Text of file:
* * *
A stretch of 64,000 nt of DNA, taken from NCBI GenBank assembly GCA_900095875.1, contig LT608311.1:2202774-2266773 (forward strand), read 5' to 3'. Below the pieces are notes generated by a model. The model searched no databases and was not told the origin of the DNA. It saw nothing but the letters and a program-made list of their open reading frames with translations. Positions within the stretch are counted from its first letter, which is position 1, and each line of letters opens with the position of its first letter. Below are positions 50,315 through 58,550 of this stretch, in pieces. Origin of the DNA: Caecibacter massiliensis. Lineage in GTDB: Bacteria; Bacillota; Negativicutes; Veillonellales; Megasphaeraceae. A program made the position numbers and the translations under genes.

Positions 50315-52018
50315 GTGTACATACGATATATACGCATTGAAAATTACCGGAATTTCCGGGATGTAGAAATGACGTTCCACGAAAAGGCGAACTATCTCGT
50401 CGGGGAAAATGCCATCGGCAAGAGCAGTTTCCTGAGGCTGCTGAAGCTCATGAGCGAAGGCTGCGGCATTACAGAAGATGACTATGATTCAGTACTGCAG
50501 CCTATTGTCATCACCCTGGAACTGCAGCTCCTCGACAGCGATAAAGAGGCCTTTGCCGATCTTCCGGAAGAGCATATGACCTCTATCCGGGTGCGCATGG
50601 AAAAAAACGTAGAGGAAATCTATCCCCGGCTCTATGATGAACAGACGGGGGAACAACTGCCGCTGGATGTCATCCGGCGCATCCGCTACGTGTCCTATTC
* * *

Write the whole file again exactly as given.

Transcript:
A stretch of 64,000 nt of DNA, taken from NCBI GenBank assembly GCA_900095875.1, contig LT608311.1:2202774-2266773 (forward strand), read 5' to 3'. Below the pieces are notes generated by a model. The model searched no databases and was not told the origin of the DNA. It saw nothing but the letters and a program-made list of their open reading frames with translations. Positions within the stretch are counted from its first letter, which is position 1, and each line of letters opens with the position of its first letter. Below are positions 50,315 through 58,550 of this stretch, in pieces. Origin of the DNA: Caecibacter massiliensis. Lineage in GTDB: Bacteria; Bacillota; Negativicutes; Veillonellales; Megasphaeraceae. A program made the position numbers and the translations under genes.

Positions 50315-52018
50315 GTGTACATACGATATATACGCATTGAAAATTACCGGAATTTCCGGGATGTAGAAATGACGTTCCACGAAAAGGCGAACTATCTCGT
50401 CGGGGAAAATGCCATCGGCAAGAGCAGTTTCCTGAGGCTGCTGAAGCTCATGAGCGAAGGCTGCGGCATTACAGAAGATGACTATGATTCAGTACTGCAG
50501 CCTATTGTCATCACCCTGGAACTGCAGCTCCTCGACAGCGATAAAGAGGCCTTTGCCGATCTTCCGGAAGAGCATATGACCTCTATCCGGGTGCGCATGG
50601 AAAAAAACGTAGAGGAAATCTATCCCCGGCTCTATGATGAACAGACGGGGGAACAACTGCCGCTGGATGTCATCCGGCGCATCCGCTACGTGTCCTATTC